Nils Silfverskiöld (1888-1957) won gold with the Swedish gymnastics team at the 1912 Olympics in Stockholm. After graduating in 1911 at the University of Uppsala, he specialized in Orthopedic Surgery. He described that the force required for the dorsiflexion of the ankle in a spastic equinus contracture decreased with knee flexion in isolated gastrocnemius contracture. He pleaded for loosening the origin of the gastrocnemii of the femur and attaching them back to the tibia. The Silfverskiöld knee bending test is known to distinguish between an isolated gastrocnemius contracture and a combined shortening of the gastrocnemius-soleus complex in a non-spastic contracture by measuring the series of ankle dorsiflexion with bent and straight knee. In 1925 he was appointed as Professor, in 1927 he became chief physician at Sabbatsbergs hospital and in 1940 at Karolinska Hospital. He also led an aristocratic and reverberating life and married four times.
Briton Charles Atkin (1889-1958) won with his national hockeyteam the tournament at the 1920 Olympics in Antwerp. In addition, he was also a gifted tennis player, fisherman and archer. He graduated from London's St. Bartholomew's Hospital. During World War I he was captain-physician at the Royal Army Medical Corps, after which he established himself in Sheffield as a general practitioner in the practice of his father, grandfather and great-grandfather.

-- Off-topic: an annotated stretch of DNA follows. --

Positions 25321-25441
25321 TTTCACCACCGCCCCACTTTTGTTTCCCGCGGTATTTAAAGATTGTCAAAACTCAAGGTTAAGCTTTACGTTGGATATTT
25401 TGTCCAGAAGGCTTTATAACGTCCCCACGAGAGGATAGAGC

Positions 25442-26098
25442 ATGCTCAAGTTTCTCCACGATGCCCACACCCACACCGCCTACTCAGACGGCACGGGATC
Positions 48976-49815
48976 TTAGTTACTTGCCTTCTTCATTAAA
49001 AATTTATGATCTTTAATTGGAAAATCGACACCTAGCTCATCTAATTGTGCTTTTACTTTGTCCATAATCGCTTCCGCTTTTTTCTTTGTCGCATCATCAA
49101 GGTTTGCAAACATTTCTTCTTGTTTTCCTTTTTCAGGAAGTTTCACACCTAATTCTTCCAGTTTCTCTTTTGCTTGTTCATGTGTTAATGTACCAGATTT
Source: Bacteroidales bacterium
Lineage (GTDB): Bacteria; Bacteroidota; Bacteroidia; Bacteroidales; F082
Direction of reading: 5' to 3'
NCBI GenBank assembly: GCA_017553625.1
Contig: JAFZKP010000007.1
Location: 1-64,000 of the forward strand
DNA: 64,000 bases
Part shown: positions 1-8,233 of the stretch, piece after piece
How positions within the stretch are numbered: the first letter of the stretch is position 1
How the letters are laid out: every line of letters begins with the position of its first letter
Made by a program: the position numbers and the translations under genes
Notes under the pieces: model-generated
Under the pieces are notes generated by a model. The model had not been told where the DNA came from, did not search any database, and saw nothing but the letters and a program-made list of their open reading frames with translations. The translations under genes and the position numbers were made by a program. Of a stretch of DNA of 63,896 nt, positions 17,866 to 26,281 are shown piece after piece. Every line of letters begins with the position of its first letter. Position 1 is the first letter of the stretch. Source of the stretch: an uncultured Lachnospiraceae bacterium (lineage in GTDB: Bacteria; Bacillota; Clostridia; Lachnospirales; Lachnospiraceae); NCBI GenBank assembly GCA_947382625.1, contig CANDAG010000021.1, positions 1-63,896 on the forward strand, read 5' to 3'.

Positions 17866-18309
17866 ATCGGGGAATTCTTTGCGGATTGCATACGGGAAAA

As a 15-year-old, the American Henry Richardson (1889-1963) was the youngest participant at the 1904 Olympics in St Louis. With the national team he took third place in archery. Four years later at the London Games he won bronze again. He graduated from Harvard Medical School and became staff member of Internal Medicine at Cornell University Medical School. In 1945 he specialized in psychiatry at Columbia University, after which he worked as a psychiatrist at Columbia College and the Medical College of New York University.